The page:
The Day I Didn't Die
I've written extensively about the day I was supposed to die. I've told my story—the pastor who nearly died by suicide—countless times over the past several years. People are amazed, dumbfounded even, that a "man of God" could get so low that his desire for Jesus could only be equaled by his desire to end it all.
Today is National Suicide Prevention Day. So, I'm speaking up about my story once more.
People love to hear about the time Jesus showed up in that ICU room, during the days when I couldn't feel my legs. They weep when I share about how God whispered to my soul, "I'm not finished with you yet." Everyone loves a good redemption story. But what I haven't talked much about is the day I started living again—the day I didn't die.
Maybe I haven't covered the day I started living again as concisely because it isn't really a day, but a series of days. There have been 1,814 of them, to be exact. The first seven days were the hardest. Choosing to get out of that hospital bed. To take my meds as prescribed. Not to overdose again. Not to escape again. Not to run away to the grave and hide until Judgment Day.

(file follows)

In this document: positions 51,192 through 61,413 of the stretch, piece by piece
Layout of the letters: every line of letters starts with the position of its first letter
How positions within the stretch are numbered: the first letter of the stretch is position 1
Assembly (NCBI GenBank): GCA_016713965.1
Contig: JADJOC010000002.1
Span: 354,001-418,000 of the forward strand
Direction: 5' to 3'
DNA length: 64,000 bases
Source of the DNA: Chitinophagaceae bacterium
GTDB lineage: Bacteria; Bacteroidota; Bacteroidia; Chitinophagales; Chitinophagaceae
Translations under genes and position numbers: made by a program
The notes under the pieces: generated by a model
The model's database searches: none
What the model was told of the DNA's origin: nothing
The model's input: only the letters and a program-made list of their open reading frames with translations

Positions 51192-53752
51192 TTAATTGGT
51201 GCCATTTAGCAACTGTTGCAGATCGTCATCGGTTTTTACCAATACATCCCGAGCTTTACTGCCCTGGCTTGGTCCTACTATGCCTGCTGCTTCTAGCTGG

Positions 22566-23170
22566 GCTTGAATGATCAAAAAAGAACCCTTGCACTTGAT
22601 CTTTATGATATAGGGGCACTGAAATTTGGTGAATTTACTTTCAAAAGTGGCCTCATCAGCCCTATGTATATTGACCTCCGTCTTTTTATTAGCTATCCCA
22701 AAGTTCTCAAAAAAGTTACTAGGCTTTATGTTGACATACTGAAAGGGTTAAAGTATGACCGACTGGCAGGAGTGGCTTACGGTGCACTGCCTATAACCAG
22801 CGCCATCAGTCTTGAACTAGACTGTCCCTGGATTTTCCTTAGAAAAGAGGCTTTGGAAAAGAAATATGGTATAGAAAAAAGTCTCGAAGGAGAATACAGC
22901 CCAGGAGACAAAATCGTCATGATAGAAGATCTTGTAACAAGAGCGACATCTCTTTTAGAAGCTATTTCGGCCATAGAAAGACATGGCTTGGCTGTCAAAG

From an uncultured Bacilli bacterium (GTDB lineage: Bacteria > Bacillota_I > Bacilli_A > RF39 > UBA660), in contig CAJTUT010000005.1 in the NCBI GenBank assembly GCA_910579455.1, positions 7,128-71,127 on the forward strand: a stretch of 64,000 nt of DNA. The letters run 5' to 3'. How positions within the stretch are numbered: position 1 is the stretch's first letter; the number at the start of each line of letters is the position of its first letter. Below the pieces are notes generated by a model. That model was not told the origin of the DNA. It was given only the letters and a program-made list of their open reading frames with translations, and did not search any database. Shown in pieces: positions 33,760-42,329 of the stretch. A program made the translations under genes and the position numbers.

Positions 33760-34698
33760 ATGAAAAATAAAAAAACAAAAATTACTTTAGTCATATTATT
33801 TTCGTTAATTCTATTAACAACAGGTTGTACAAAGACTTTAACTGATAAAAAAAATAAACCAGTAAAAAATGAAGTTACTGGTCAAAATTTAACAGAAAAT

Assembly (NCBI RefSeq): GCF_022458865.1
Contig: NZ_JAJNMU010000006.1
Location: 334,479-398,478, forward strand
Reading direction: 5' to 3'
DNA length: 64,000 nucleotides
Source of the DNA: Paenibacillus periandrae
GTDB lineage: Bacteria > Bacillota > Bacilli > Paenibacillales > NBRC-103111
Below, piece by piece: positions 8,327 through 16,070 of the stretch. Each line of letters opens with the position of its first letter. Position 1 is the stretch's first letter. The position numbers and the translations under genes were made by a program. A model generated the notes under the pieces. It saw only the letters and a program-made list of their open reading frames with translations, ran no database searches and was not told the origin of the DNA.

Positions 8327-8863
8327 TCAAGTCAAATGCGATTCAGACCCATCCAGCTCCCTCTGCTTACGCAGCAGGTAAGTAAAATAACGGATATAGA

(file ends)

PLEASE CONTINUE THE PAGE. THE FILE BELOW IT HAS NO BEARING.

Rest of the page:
Each day, I have to make a conscious effort to tell the truth. To go to therapy. To confess my mess. I'm not sure if you've noticed, but the church doesn't handle long-term healing very well. We don't do a great job with chronic illness. We expect people to recover from a hospital stay within a matter of weeks, because that's what we're told faith is all about.
But the truth is, I have faith. It's gritty and comes with claws, but if I didn't have faith, I would have given a long time ago.